The U.S. Court of Appeals for the Seventh Circuit recently affirmed a trial court’s summary judgment ruling in favor of a debt collector asserting a bona fide error defense to an action under the federal Fair Debt Collection Practices Act.
Posts tagged as “Receivables”
The Appellate Court of Illinois, Second District, recently affirmed the dismissal of a claim for supposed violations of the federal Fair Debt Collections Practices Act where the consumer plaintiff failed to allege facts that the money sought to be collected was a “debt” as defined by section 1692a(5) of the FDCPA, and the demand letter from the defendant law firm indicated that the debt was commercial in nature.
A recent decision from the New Jersey Appellate Division comes as welcome relief for purchasers of defaulted debt. The decision, Woo-Padva v. Midland Funding LLC, concerns the New Jersey Consumer Finance Licensing Act (CFLA), and whether a debt buyer who failed to have such a license could be liable under the state’s consumer protection law.
Continuing on its mission to curb abusive collection efforts related to medical debt which began to take life in 2022, the CFPB on Sept. 21 announced its initiation of a rulemaking process to remove medical bills from credit reports entirely.
The Court of Appeal for the State of California, Second District, recently reversed a trial court's dismissal of a debt buyer's complaint to collect on a home equity line of credit (HELOC) as barred by the statute of limitations.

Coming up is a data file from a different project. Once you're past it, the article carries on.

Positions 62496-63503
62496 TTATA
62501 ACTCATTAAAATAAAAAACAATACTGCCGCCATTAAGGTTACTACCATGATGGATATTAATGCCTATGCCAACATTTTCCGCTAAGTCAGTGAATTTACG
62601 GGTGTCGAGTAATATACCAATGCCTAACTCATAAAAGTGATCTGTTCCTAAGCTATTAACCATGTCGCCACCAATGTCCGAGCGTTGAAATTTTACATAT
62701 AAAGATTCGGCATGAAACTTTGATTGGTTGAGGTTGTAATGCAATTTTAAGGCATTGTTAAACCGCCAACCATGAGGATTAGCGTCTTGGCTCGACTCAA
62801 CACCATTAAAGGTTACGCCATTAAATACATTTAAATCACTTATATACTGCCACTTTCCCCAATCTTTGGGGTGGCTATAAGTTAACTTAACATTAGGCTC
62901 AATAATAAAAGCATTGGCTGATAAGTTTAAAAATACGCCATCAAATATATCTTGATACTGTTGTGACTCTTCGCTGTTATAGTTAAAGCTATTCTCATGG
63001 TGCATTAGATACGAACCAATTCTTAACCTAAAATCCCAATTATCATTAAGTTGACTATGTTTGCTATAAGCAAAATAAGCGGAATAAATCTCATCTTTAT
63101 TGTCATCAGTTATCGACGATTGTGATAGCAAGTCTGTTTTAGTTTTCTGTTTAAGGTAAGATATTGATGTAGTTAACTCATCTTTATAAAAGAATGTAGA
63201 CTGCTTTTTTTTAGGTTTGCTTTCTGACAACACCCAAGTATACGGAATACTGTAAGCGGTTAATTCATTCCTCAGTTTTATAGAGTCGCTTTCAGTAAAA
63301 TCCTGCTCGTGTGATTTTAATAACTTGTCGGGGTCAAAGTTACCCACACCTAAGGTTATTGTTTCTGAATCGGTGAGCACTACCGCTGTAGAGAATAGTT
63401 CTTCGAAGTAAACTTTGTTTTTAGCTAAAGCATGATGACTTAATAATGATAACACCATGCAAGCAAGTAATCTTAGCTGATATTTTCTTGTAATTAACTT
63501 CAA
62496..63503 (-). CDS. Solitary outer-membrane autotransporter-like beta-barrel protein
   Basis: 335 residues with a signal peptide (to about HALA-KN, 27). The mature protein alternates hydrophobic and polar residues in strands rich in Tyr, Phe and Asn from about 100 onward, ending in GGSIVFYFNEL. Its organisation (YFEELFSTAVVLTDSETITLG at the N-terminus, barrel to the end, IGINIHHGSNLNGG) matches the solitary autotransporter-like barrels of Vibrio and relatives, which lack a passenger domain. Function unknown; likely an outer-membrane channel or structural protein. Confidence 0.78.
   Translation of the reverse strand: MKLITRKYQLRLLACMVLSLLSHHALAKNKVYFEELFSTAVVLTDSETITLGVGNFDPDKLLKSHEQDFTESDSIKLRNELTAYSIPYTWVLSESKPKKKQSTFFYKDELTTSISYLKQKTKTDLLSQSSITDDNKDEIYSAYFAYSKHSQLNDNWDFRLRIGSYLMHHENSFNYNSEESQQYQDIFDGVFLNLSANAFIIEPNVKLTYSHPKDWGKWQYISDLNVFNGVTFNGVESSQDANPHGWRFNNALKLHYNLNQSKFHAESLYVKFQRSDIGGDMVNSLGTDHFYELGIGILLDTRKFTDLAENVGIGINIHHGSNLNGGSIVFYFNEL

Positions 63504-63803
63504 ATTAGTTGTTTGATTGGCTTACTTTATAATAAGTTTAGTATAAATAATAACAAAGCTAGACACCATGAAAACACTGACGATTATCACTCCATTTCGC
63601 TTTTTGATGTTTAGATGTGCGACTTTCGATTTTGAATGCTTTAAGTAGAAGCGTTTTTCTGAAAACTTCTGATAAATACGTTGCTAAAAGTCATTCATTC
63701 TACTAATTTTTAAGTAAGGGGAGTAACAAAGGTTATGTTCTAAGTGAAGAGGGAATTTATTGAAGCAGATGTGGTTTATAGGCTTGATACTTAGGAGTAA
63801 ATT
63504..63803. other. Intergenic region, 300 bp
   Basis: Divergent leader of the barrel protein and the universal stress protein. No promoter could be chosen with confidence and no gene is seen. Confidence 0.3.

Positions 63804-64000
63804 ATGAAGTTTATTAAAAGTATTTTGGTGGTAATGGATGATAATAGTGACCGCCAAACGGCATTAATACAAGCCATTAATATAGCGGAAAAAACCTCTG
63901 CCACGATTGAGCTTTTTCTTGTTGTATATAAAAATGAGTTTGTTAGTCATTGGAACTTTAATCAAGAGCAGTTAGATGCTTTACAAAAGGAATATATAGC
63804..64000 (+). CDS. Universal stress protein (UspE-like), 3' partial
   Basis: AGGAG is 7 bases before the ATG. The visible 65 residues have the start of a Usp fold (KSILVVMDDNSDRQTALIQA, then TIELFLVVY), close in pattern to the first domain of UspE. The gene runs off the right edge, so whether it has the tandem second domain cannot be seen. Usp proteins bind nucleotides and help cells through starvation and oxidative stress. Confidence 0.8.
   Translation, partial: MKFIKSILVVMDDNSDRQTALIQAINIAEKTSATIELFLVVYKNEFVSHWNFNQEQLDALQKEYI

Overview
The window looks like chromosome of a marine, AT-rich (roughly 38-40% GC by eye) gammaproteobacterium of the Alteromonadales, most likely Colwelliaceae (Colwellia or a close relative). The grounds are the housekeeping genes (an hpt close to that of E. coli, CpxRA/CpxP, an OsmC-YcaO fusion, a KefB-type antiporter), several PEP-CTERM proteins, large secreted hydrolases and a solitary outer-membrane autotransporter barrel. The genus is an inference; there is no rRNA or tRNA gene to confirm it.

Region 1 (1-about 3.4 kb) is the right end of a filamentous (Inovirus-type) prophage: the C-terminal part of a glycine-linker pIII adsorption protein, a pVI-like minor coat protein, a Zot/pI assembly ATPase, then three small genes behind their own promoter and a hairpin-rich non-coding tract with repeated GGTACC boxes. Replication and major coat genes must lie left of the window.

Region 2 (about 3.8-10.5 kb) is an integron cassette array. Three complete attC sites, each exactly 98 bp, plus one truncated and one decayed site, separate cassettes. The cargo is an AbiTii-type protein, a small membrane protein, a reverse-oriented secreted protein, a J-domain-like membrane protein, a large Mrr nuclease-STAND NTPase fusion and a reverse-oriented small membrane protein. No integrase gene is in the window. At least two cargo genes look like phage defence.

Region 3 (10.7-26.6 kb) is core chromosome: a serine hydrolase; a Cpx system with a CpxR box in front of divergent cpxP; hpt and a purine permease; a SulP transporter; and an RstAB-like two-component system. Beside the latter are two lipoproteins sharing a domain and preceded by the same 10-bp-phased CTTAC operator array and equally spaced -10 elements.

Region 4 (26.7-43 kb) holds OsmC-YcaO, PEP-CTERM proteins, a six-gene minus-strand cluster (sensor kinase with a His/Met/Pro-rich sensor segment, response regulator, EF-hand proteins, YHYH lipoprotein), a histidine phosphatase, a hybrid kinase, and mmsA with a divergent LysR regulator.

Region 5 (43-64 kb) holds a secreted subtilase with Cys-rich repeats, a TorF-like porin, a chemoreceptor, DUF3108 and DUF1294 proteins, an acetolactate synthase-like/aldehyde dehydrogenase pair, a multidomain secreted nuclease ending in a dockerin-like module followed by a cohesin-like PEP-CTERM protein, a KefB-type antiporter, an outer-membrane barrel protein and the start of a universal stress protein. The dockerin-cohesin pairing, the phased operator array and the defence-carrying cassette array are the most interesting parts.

The U.S. Court of Appeals for the First Circuit recently dismissed an appeal in a putative class action removed from Massachusetts state court to federal trial court concerning a motion to compel arbitration, holding that the order was not a final decision and was not within an exception that would permit interlocutory review.
The Superior Court of Pennsylvania, an intermediate appellate court, recently affirmed a trial court's order sustaining preliminary objections to a complaint alleging violations of Pennsylvania's Fair Credit Extension Uniformity Act (FCEUA), which incorporates by reference the federal Fair Debt Collection Practices Act (FDCPA).
The U.S. Court of Appeals for the Sixth Circuit recently held that a consumer plaintiff had Article III standing to sue because his federal Fair Debt Collection Practices Act claim was similar to a common law "intrusion upon seclusion" claim, even though it involved only a single unwanted call.
In a bankruptcy trustee's adversary action to recover money paid to a collection agency within 90 days prior to the filing of the debtor's bankruptcy petition, and pursuant to a previous garnishment order, the U.S. Court of Appeals for the Seventh Circuit recently reversed the ruling of a trial court denying the trustee's application.
Last year saw an influx of federal and state regulation aimed at what information must be conveyed to consumers in anticipation of the provision of medical services as well as restrictions on the collection of medical debt. Expect more activity in 2023.
Just a few years ago, the annual review would primarily encompass federal activity. But a shift began in 2018, and by the close of this year, it’s clear there is far more state activity impacting consumer debt collection.
The U.S. Court of Appeals for the Second Circuit was relatively quiet when it came to the Fair Debt Collection Practices Act, only issuing three opinions.